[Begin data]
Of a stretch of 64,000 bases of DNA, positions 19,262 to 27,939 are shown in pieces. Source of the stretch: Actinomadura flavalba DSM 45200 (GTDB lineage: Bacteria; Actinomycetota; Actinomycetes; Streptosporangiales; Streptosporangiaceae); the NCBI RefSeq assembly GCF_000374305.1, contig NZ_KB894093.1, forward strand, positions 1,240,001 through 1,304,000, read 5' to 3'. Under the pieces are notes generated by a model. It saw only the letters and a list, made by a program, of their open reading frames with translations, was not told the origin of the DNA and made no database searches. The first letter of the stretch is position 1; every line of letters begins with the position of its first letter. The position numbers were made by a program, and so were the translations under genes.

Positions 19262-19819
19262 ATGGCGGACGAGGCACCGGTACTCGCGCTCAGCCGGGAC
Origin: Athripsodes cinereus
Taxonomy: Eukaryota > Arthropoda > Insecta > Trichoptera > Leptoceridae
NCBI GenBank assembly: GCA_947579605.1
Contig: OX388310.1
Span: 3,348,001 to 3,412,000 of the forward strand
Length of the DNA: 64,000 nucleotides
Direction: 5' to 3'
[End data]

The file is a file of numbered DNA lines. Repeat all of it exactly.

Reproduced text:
Of a stretch of 64,000 bases of DNA, positions 19,262 to 27,939 are shown in pieces. Source of the stretch: Actinomadura flavalba DSM 45200 (GTDB lineage: Bacteria; Actinomycetota; Actinomycetes; Streptosporangiales; Streptosporangiaceae); the NCBI RefSeq assembly GCF_000374305.1, contig NZ_KB894093.1, forward strand, positions 1,240,001 through 1,304,000, read 5' to 3'. Under the pieces are notes generated by a model. It saw only the letters and a list, made by a program, of their open reading frames with translations, was not told the origin of the DNA and made no database searches. The first letter of the stretch is position 1; every line of letters begins with the position of its first letter. The position numbers were made by a program, and so were the translations under genes.

Positions 19262-19819
19262 ATGGCGGACGAGGCACCGGTACTCGCGCTCAGCCGGGAC
Origin: Athripsodes cinereus
Taxonomy: Eukaryota > Arthropoda > Insecta > Trichoptera > Leptoceridae
NCBI GenBank assembly: GCA_947579605.1
Contig: OX388310.1
Span: 3,348,001 to 3,412,000 of the forward strand
Length of the DNA: 64,000 nucleotides
Direction: 5' to 3'